AL EAST TOR 86 .530 BAL 85 .513 BOS 85 .511 TBD 85 .510 NYY 85 .504
AL CENTRAL KCR 85 .498 CWS 88 .489 MIN 89 .485 CLE 85 .478 DET 85 .478
AL WEST SEA 88 .518 OAK 88 .516 ANA 86 .491 TEX 86 .490
NL EAST NYM 87 .518 ATL 88 .513 PHI 86 .509 MON 87 .489 FLA 88 .484
NL CENTRAL CIN 87 .506 MIL 88 .506 HOU 86 .492 CHN 86 .489 STL 85 .488 PIT 87 .469
NL WEST COL 88 .525 LAD 88 .511 ARI 87 .507 SFG 87 .505 SDP 88 .504
Among the teams now contesting for a division title, the pre-All-Star schedule has favored the Yankees over the Red Sox, the Indians over the Twins and White Sox, the Angels over the A’s and Mariners, the Marlins and Expos over the Braves and Mets, the Cardinals over the Reds, and the Giants and Diamondbacks over the Dodgers. Some of these discrepancies have been big (such as in the AL West and the NL Central); others are quite small (such as in the NL West); and others are probably not significant (such as in the NL East, where despite a disadvantage, the Braves are still well ahead).
To see how each club’s post-All-Star schedule compares, I used a slightly different methodology. I took each club’s opponents’ Pythagorean record (based on all games played so far this season), and multiplyed that by the games each club will play against it in the second half. Because of the labor involved in subtracting the runs scored and runs allowed in each head-to-head match up, I did not extract those runs when calculating P-records. For example, the Expos played the Reds 3 games prior to the All-Star break. Those two teams will play 3 more times after the break. To weight the difficulty of that match-up for Montreal, I simply used Cincinnati’s Pythagorean Winning Percentage (.473), instead of recalculating it after subtracting out the runs the Reds scored and allowed against the Expos. In most cases, I don’t think this discrepancy will greatly affect the results.
Here, then, are the weighted schedules of all teams following the All-Star break:
AL EAST TBD 77 .536 TOR 76 .505 BAL 77 .496 BOS 77 .487 NYY 75 .473
AL CENTRAL DET 77 .518 CLE 76 .502 MIN 73 .484 KCR 77 .482 CWS 74 .469
AL WEST TEX 76 .539 ANA 76 .522 OAK 74 .503 SEA 74 .490
NL EAST PHI 76 .515 MON 75 .512 FLA 74 .511 NYM 75 .501 ATL 74 .488
NL CENTRAL PIT 75 .508 CHN 76 .492 MIL 74 .491 STL 77 .480 HOU 76 .478 CIN 75 .474
NL WEST SDP 74 .530 COL 74 .510 LAD 74 .504 SFG 75 .501 ARI 75 .493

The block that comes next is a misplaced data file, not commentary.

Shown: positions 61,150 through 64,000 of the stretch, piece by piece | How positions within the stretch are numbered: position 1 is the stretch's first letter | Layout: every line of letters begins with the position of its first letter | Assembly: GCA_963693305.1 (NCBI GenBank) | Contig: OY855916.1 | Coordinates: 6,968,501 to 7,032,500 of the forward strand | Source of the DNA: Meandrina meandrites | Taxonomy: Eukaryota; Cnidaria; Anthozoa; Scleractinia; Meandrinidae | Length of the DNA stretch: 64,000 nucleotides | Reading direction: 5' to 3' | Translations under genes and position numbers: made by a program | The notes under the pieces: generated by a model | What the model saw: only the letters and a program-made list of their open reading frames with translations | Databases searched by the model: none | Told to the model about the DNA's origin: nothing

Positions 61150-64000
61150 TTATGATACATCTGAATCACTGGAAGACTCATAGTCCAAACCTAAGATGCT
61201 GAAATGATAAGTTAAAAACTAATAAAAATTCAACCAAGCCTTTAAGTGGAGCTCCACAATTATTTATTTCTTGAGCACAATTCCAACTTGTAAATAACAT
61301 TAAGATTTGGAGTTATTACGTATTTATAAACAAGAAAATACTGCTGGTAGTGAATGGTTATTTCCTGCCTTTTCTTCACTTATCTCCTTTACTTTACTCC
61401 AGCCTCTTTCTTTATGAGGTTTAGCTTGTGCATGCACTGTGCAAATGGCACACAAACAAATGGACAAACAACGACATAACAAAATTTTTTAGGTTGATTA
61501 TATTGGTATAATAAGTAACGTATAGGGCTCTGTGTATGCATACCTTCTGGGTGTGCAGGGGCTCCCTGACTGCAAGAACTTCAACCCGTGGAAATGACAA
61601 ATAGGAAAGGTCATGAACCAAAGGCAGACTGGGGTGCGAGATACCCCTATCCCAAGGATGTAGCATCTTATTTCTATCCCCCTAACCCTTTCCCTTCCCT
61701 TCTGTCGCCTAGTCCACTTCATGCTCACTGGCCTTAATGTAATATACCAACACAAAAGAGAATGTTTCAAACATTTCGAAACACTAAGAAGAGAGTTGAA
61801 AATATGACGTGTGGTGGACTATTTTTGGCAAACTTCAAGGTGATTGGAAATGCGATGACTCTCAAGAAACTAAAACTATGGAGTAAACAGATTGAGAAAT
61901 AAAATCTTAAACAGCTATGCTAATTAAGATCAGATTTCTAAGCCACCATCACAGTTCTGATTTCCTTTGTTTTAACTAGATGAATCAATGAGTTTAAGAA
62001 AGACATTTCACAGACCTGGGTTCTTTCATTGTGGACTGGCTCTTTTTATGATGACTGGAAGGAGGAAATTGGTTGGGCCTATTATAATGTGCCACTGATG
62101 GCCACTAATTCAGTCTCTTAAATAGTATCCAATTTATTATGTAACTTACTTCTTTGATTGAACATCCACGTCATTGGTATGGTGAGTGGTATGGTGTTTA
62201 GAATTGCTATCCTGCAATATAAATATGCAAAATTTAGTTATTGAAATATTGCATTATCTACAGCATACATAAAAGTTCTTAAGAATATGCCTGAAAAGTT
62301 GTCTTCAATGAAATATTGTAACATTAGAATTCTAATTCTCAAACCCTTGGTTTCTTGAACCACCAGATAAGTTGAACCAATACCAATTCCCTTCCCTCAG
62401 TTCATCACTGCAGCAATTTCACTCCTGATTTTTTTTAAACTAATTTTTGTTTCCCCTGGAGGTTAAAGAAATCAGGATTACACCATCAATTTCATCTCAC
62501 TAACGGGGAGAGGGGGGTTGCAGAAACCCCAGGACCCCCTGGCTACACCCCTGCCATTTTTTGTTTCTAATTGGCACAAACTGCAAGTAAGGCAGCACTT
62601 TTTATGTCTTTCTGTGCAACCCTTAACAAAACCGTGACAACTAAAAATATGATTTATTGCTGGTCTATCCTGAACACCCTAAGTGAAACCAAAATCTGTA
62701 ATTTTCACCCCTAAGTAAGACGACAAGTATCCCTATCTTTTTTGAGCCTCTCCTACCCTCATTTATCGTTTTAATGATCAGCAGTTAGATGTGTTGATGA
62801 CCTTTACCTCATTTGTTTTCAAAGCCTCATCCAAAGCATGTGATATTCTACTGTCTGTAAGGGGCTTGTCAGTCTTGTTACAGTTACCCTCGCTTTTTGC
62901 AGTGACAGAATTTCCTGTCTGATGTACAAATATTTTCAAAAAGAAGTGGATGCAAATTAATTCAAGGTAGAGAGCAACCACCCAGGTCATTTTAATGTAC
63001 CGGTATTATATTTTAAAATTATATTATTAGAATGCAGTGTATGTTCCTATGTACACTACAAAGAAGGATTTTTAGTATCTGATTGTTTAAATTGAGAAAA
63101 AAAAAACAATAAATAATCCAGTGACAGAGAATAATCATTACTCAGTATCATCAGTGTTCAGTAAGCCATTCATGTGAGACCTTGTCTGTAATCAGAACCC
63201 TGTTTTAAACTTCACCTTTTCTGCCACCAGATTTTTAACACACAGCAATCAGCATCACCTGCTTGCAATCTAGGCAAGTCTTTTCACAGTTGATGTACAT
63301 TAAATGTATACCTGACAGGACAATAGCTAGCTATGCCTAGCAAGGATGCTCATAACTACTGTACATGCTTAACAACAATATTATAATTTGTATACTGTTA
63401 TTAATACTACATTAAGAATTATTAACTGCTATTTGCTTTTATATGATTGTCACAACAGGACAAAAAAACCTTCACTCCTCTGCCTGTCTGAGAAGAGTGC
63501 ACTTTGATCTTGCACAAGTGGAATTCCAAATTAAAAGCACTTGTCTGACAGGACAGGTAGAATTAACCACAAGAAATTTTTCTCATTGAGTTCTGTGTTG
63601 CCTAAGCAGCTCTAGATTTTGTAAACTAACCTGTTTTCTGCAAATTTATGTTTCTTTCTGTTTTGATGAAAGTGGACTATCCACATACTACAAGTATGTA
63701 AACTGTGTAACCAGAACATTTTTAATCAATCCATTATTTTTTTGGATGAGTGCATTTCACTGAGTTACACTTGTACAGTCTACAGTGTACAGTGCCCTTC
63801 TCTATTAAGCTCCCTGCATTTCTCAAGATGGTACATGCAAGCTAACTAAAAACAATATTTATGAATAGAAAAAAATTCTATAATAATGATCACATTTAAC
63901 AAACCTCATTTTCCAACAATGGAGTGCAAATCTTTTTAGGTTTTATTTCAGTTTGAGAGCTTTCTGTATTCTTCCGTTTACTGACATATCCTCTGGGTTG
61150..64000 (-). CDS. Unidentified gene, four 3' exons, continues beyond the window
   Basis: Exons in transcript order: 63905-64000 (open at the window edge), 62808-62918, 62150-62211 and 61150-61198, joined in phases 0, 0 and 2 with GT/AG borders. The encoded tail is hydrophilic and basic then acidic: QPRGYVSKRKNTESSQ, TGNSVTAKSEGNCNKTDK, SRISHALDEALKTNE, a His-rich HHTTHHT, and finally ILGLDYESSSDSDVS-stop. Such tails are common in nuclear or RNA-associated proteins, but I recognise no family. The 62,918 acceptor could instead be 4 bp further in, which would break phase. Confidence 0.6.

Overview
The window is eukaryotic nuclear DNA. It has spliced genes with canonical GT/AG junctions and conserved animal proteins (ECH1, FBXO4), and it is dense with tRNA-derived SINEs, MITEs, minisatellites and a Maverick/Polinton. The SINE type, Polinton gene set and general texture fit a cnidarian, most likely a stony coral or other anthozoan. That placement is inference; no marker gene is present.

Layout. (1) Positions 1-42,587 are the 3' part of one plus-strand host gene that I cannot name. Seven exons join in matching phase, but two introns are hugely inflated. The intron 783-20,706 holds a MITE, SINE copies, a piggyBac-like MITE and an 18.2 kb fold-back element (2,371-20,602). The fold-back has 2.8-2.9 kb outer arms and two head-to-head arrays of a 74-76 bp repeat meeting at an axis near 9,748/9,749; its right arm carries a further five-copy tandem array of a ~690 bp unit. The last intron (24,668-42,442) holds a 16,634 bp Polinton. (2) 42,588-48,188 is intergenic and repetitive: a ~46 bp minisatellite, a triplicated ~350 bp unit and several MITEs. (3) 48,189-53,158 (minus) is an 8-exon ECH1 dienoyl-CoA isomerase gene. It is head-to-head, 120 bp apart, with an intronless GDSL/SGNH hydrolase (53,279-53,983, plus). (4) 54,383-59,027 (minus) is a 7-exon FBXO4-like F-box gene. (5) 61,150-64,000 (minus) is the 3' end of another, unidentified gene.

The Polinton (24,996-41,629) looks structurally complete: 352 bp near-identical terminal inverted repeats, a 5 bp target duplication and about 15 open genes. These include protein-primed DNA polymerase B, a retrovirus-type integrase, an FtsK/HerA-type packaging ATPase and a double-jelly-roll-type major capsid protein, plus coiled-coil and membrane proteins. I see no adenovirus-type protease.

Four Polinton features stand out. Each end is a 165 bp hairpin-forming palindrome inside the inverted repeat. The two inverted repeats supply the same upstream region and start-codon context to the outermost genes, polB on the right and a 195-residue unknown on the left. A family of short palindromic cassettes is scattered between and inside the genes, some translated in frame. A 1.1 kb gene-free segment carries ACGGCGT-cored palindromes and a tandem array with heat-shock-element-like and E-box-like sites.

Judging the difficulty of each team’s schedule for the second half, based on how the clubs it still must face did in the first half, is far from perfect. In some cases, those just aren’t the same teams. Seattle, for example, has not yet played the Indians. So the Tribe they will face 7 times in August is one without Bartolo Colon, perhaps without Jim Thome, and with a gimpy Omar Vizquel (who is now playing with a torn labrum). Nevertheless, we get a pretty good idea who is favored by the games each has yet to play.
In the AL East, the Yankees (again) have it easier than the Red Sox; in the Central, the Twins have a tougher-looking run than the White Sox; in the West, the Mariners appear to have it much easier than the Angels and Athletics; in the NL East, the Braves should benefit from their remaining games; in the Central, there is not a lot of difference among the top-tier teams; and in the West, Arizona has a small edge over the Giants and Dodgers.
Combining the pre-break results with the expected post-break results, we can see which teams in each division are most and least likely to benefit from their 2002 schedules. Here are the weighted results for all 30 teams for all 162 games:
AL EAST TBD 162 .523 TOR 162 .518 BAL 162 .505 BOS 162 .499 NYY 162 .489
AL CENTRAL DET 162 .497 KCR 162 .490 CLE 162 .489 MIN 162 .485 CWS 162 .480
AL WEST TEX 162 .513 OAK 162 .510 ANA 162 .505 SEA 162 .505
NL EAST PHI 162 .512 NYM 162 .510 ATL 162 .501 MON 162 .500 FLA 162 .497
NL CENTRAL MIL 162 .499 CIN 162 .491 CHN 162 .490 PIT 162 .487 HOU 162 .485 STL 162 .484
NL WEST COL 162 .518 SDP 162 .516 LAD 162 .508 SFG 162 .503 ARI 162 .501
In the divisional races, these are the teams that will likely be the beneficiaries of their schedules: the Yankees (.010) over the Red Sox; the White Sox (.005) over the Twins; the Mariners and Angels (.005) over the A’s; no real advantage in the NL East; the Cardinals (.006) over the Reds; and the Diamondbacks (.007) over the Dodgers. With the possible exception of the AL East, none of those looks like a dramatic difference. However, in the wild card races, at the extremes, the schedule may have more of an impact on who makes the playoffs.
Here are the top contenders in the American League:
WILD CARD OAK 162 .510 ANA 162 .505 SEA 162 .505 BAL 162 .505 BOS 162 .499 NYY 162 .489 CLE 162 .489 MIN 162 .485 CWS 162 .480
If the race were to come down to Oakland and Chicago, the White Sox’s schedule advantage may end up keeping the A’s out of the post-season. Chicago’s edge is clearly significant. All else held equal, that could amount to almost 5 games in the standings over 162 games.
Here is the NL picture:
WILD CARD LAD 162 .508 SFG 162 .503 ATL 162 .501 ARI 162 .501 MON 162 .500 FLA 162 .497 CIN 162 .491 HOU 162 .485 STL 162 .484
Though not as extreme as in the AL, it’s possible that the Cardinals enjoy an almost 4 game advantage over the Dodgers (after 162 games), based on the schedule alone.
My purpose in this examination is not to call for a reversion to 1968 or to push for any changes at all. I happen to like divisional races, the unbalanced schedule, and interleague play. My only goal was to see just how much effect the schedule can have on who does and does not make the playoffs. Insofar as the current schedule seems to have hardly any effect on most divisional races, that’s all the more reason to not go back to olden times. And while it is true that there is a significant degree of unfairness when it comes to winning the wild card, I think it’s most important to recognize that that is only a determination of who is the third, or fourth, or fifth best team in a league. The best teams still make it to the post-season, and from there, as the 1973 Mets showed, anything can happen.